#15  
Old 09-10-2008, 08:45 AM
An Gadaí is offline
Guest
 
Join Date: Mar 2007
Location: Dublin, Ireland
Posts: 10,156
Quote:
Originally Posted by Athena View Post
The recent episode of Mad Men (a show set in the early 1960s) has a family having a picnic (episode discussion here). One of the great things about this show is that they hit you with societal norms that are very different than today - pregnant women smoking/drinking, men in the office being very sexual towards the female secretaries, etc. etc. In this particular episode, at the end of the picnic, the man stands up and throws his beer can off into the woods. The woman, while gathering up the picnic gear, takes the blanket they'd been sitting on and gives it a shake, leaving all the disposables (napkins, etc) on the ground in the park.

Mr. Athena, who was born in the 50s, said that would have NEVER happened in his family. He clearly remembers his Dad getting on him for littering.

So, all you people old enough to have been first-person in the 60s, how accurate was that? I'm too young for the 60s, but I remember the early 70s, and the "throw the beer can into the woods" didn't seem so far off to me, but leaving piles of dirty napkins and paper plates in the middle of the park didn't strike a true cord. In other words, I remember littering being OK as long as nobody saw it.
For what it's worth I've seen people do all of the things you've described. They're not my norms of behaviour but they still do seem pretty prevalent. There are anti-littering laws and smoking bans and anti-harrassment legislation etc. but alot of people are just assholes.
  #16  
Old 09-10-2008, 10:23 AM
Skald the Rhymer is offline
Guest
 
Join Date: Jul 2003
Posts: 27,555
I believe that scene was more about the Drapers and how they live their lives than it was about social norms. Dan, in particular, throws semen around just as carelessly as he threw that can.
  #17  
Old 09-10-2008, 10:45 AM
AuntiePam is offline
Guest
 
Join Date: Aug 1999
Posts: 18,119
Roadside litter is rare around here -- rare enough so that you'll notice just one small item, like a beer can. Plus, it's like throwing that dime bottle deposit out the window.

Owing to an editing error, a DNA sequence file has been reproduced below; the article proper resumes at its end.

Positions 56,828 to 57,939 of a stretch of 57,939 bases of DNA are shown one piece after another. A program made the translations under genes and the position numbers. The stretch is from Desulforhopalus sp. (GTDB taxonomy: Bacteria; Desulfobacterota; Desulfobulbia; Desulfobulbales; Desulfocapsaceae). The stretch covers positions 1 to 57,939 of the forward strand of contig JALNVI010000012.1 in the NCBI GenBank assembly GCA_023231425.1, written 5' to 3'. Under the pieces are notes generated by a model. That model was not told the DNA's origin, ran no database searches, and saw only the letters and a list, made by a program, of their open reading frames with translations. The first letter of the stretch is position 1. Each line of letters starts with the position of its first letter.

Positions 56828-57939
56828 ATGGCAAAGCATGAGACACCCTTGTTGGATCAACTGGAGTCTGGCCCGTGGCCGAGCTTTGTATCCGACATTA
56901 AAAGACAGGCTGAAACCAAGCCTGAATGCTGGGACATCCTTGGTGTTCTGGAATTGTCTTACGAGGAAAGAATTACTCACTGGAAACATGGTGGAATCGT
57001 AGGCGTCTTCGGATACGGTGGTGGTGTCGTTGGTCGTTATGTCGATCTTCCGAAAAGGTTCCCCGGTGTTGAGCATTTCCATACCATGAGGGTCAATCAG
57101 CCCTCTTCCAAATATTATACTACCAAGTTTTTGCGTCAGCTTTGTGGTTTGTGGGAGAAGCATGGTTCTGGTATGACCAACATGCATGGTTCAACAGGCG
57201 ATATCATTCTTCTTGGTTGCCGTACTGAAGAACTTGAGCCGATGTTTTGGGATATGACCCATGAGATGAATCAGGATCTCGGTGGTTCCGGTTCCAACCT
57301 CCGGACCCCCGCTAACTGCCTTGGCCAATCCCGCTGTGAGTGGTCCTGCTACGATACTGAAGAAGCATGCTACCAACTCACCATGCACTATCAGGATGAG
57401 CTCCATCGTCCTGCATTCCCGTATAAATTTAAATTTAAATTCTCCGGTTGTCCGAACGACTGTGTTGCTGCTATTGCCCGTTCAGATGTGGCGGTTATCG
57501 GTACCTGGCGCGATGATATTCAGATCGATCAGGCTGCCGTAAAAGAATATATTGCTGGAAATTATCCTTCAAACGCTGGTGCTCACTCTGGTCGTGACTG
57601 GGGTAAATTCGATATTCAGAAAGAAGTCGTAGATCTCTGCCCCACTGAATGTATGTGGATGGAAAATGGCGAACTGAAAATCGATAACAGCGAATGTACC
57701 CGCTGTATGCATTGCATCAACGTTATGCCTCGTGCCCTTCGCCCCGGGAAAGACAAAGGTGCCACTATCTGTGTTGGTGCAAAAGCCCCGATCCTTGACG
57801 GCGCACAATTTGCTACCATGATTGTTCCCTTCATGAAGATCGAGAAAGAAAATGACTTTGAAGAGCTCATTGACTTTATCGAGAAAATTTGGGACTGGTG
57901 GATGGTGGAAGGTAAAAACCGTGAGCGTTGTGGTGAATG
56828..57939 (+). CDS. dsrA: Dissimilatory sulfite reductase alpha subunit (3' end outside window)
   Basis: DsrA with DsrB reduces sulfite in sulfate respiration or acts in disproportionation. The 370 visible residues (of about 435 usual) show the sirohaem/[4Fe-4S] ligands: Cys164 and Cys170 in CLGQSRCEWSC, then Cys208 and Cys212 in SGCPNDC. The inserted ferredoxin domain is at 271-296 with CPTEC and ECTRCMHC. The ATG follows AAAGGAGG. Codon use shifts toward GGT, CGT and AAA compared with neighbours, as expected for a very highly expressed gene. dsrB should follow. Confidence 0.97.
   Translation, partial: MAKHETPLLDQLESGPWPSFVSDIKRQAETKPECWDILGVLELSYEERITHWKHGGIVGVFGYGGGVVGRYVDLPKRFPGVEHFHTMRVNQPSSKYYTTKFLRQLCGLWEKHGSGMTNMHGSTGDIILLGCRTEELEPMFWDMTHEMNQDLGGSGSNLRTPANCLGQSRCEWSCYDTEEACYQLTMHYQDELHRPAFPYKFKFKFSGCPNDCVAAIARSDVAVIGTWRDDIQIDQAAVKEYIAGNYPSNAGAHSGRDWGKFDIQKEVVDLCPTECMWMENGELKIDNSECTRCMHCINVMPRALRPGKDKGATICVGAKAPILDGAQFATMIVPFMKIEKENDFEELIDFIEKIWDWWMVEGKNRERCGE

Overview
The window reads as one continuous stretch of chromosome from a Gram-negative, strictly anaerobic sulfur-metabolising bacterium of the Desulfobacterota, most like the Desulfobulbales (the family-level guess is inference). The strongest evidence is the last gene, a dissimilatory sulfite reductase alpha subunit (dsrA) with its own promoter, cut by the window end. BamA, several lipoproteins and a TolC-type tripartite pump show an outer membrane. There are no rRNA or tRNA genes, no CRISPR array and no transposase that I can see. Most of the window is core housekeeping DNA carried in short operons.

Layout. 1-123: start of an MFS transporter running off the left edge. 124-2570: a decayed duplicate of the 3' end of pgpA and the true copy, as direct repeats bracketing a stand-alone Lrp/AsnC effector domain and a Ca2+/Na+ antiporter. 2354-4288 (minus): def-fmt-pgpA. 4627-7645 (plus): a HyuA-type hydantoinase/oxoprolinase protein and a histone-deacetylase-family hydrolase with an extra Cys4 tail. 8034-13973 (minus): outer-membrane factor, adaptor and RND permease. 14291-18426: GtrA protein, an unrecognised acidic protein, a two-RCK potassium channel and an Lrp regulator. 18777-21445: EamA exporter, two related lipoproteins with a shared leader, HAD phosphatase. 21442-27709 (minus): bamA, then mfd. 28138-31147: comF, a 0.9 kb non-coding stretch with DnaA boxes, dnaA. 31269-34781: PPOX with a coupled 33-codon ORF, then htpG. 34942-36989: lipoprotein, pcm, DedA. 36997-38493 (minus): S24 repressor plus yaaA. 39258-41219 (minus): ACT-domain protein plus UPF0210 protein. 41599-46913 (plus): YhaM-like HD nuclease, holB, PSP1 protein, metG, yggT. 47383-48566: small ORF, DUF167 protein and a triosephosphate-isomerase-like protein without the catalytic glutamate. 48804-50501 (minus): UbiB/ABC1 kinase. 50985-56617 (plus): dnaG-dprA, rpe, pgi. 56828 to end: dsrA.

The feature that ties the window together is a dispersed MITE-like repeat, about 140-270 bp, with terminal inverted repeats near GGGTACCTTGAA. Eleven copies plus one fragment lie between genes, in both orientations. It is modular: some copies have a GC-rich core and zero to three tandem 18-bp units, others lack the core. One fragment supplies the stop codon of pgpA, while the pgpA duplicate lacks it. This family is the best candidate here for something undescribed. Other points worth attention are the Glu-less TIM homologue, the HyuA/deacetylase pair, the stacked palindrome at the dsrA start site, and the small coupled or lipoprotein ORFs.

Do other states have Adopt A Highway programs? Families, churches, community organizations take responsibility for a mile or so of roadside.

We didn't leave trash behind at picnics because there wasn't any to leave. We didn't have paper plates, cups, napkins. Picnic dishes and food containers were reuseable plastic, or even the regular dinnerware. Leftover food went home with us.
  #18  
Old 09-10-2008, 10:54 AM
Shagnasty is offline
Guest
 
Join Date: May 2000
Posts: 27,413
I grew up on the Louisiana/Texas border in the 70's and 80's and even respectable people littered like a mo fo. We threw out just about any junk but especially fast food containers. Everyone did it and then the Boy Scouts and other groups cleaned it up. It was a big deal in the 1980's when Texas rolled out its "Don't mess with Texas." anti-littering program with increased charges.
  #19  
Old 09-10-2008, 11:06 AM
Harmonious Discord is offline
Guest
 
Join Date: Apr 1999
Location: Wisconsin USA
Posts: 16,843
Unfortunately I have seen people take their meal trash and throw it all over as they finished that item. It was someplace I'd just cleaned up too. It was hard not to do something that would have had police arresting me.

I've also been to a park were somebody threw their meal garbage to the ground, and a reporter for the local rag, took a picture. The reporter was walking ahead of our party, so we saw what the reporter did. The reporter then walked away and drove off. We picked up the bags wrappers and cups, and put them in the trash can which the reporter and trash had been right next to. The next day this picture and the story about the horrible people that threw the trash on the ground leaving an unsightly mess was in the paper. What a hypercritical person. They left the trash there after photographing it and then wrote up an article on it.
  #20  
Old 09-10-2008, 11:23 AM
Dinsdale is online now
Guest
 
Join Date: May 2000
Posts: 18,224
WRT tossing trash out car windows - I believe the true culprit is the increased prevalence of automatic windows, for the simple reason that cars lack the window cranks from which to hang those plastic trash bags. Remember them?

I have no doubt Americans' failure to manually crank their windows is also a significant contributor to the obesity epidemic as well...
  #21  
Old 09-10-2008, 12:19 PM
AuntiePam is offline
Guest
 
Join Date: Aug 1999
Posts: 18,119
Quote:
Originally Posted by Dinsdale View Post
WRT tossing trash out car windows - I believe the true culprit is the increased prevalence of automatic windows, for the simple reason that cars lack the window cranks from which to hang those plastic trash bags. Remember them?
Yes! There might be space for a litter bag in an SUV or a van, but there's no place to hang one in my car and there's no room in the front for a little trash bin either.
  #22  
Old 09-10-2008, 12:24 PM
Acsenray is offline
Charter Member
 
Join Date: Apr 2002
Location: U.S.A.
Posts: 35,589
Quote:
Originally Posted by Harmonious Discord View Post
I've also been to a park were somebody threw their meal garbage to the ground, and a reporter for the local rag, took a picture. The reporter was walking ahead of our party, so we saw what the reporter did. The reporter then walked away and drove off. We picked up the bags wrappers and cups, and put them in the trash can which the reporter and trash had been right next to. The next day this picture and the story about the horrible people that threw the trash on the ground leaving an unsightly mess was in the paper. What a hypercritical person. They left the trash there after photographing it and then wrote up an article on it.